Sex and the Market

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It is an oft-heard clichĂ©: “we are living in a world of commercialized sexuality”. A glance at our television ads, or at the boards on our roads suffices to remind us of how sex can be used as an item of preference in an economy, capitalist or otherwise. But are there deeper roots to this connection than this usual and hasty observation? Certain fundamental occupations reveal how some aspects of sexuality found shelter in the market from the earliest days of human societies. How, then, can we rethink its offspring, in the form of sex work, sex trade, pornography and the like? It is this general new assessment that LILA Inter-actions shall host, through our series, Sex and the Market. 
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Us, Sex Workers: Means for a Meaning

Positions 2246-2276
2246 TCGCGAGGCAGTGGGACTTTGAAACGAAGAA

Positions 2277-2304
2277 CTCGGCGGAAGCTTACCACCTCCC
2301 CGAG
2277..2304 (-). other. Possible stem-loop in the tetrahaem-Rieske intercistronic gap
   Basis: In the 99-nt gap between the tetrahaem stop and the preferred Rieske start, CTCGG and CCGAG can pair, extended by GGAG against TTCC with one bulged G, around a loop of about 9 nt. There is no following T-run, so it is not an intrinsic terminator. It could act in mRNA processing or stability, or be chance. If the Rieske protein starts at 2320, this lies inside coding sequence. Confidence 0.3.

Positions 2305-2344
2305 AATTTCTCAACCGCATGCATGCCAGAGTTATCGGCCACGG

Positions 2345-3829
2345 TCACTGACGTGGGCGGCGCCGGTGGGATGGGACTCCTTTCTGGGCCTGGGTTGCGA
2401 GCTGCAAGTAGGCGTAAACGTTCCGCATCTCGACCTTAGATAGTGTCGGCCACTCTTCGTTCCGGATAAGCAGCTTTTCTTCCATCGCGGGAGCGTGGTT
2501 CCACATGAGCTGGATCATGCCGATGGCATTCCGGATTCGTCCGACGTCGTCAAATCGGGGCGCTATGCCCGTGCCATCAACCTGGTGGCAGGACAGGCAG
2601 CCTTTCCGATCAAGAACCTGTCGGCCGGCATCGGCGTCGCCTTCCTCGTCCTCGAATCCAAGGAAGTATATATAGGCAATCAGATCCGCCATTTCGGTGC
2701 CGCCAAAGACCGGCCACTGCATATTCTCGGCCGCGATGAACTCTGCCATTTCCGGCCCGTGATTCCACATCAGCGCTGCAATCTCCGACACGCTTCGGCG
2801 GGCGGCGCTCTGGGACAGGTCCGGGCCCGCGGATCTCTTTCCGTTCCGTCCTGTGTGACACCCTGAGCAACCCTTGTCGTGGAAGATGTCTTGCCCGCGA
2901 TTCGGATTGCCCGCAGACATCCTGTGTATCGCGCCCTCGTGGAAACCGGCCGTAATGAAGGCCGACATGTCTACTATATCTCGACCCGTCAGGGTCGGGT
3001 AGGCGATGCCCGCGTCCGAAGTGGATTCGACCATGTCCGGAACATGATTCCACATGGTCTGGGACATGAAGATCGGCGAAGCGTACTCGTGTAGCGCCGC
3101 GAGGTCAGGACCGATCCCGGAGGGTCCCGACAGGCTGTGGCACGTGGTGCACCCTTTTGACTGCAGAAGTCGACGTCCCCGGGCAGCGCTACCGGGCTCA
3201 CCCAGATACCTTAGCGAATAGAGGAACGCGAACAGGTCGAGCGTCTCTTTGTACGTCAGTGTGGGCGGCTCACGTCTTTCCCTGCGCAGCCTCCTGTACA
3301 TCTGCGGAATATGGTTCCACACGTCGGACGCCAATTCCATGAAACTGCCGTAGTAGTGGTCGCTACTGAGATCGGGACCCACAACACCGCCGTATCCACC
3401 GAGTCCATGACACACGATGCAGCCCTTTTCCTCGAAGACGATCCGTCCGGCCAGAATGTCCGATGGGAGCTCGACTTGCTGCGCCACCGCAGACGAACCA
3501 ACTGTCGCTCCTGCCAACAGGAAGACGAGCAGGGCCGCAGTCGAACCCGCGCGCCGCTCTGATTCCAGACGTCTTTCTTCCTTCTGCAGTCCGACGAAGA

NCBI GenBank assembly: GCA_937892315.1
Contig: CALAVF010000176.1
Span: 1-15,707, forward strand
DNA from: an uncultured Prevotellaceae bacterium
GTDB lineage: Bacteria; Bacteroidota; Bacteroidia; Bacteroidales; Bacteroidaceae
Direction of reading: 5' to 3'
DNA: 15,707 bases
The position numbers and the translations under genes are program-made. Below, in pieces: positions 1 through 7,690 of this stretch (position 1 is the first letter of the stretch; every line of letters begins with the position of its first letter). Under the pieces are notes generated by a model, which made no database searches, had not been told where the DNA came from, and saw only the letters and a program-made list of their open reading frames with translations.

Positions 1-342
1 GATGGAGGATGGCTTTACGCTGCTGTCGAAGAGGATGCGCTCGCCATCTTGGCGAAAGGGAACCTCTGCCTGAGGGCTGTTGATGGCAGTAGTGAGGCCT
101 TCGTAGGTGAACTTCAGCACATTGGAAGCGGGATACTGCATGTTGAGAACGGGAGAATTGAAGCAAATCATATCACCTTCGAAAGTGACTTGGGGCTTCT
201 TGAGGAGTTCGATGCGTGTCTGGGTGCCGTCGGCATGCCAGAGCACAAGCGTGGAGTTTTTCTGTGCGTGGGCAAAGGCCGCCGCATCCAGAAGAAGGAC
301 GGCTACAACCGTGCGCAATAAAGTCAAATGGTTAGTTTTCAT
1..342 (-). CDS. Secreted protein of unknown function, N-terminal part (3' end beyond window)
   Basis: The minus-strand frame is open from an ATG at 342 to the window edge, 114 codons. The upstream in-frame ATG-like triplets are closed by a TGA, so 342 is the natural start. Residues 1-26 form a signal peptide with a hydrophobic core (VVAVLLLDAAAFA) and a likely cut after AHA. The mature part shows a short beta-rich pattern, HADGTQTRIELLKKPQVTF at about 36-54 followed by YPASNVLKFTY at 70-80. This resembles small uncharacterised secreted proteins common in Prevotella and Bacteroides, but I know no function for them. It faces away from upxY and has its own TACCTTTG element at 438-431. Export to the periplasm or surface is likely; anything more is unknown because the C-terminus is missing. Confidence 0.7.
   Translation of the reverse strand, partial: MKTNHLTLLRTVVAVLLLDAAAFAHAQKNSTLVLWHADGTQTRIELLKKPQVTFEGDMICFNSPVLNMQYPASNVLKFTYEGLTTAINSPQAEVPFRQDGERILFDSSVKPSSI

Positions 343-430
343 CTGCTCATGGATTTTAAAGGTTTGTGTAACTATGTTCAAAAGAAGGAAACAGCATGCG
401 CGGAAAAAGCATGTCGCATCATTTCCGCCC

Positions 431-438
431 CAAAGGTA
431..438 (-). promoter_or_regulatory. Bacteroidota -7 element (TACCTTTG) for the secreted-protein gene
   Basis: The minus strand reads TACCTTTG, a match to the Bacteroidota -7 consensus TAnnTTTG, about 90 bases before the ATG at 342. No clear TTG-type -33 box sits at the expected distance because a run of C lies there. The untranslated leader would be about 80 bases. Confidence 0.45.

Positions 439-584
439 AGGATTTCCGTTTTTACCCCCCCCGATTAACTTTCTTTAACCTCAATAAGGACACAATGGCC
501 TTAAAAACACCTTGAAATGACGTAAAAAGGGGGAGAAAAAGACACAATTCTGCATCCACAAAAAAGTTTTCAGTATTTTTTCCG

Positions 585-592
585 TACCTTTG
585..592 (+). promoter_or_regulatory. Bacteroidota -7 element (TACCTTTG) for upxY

Nalini Jameela & Luca Stevenson 12 May 2014
What an irony: the practitioners of the world’s oldest profession are still bound to justify that theirs is indeed
 a profession. “Sex work is work,” an assertion in the face of the popular stigma surrounding prostitution, has nonetheless become an international slogan to unify sex workers from around the globe. National and trans-national organisations are now able to bring forth the cause of millions of workers. But few would rejoice when assessing today’s scene. This week, LILA Inter-actions starts a new series focusing on the areas where sexuality and economy intersect: Sex and the Market. Its first debate attempts a studied look at sex work and its regulations. Nalini Jameela, author of The Autobiography of a Sex Worker, defends prostitution as an occupation of dignity, in times marked by the lack of a deeper understanding from the public and the state. Luca Stevenson, from the International Committee on the Rights of Sex Workers in Europe, calls for the consultation of sex workers in policy-making, and underlines how legalisation is not the final step to answering these challenges.Read button
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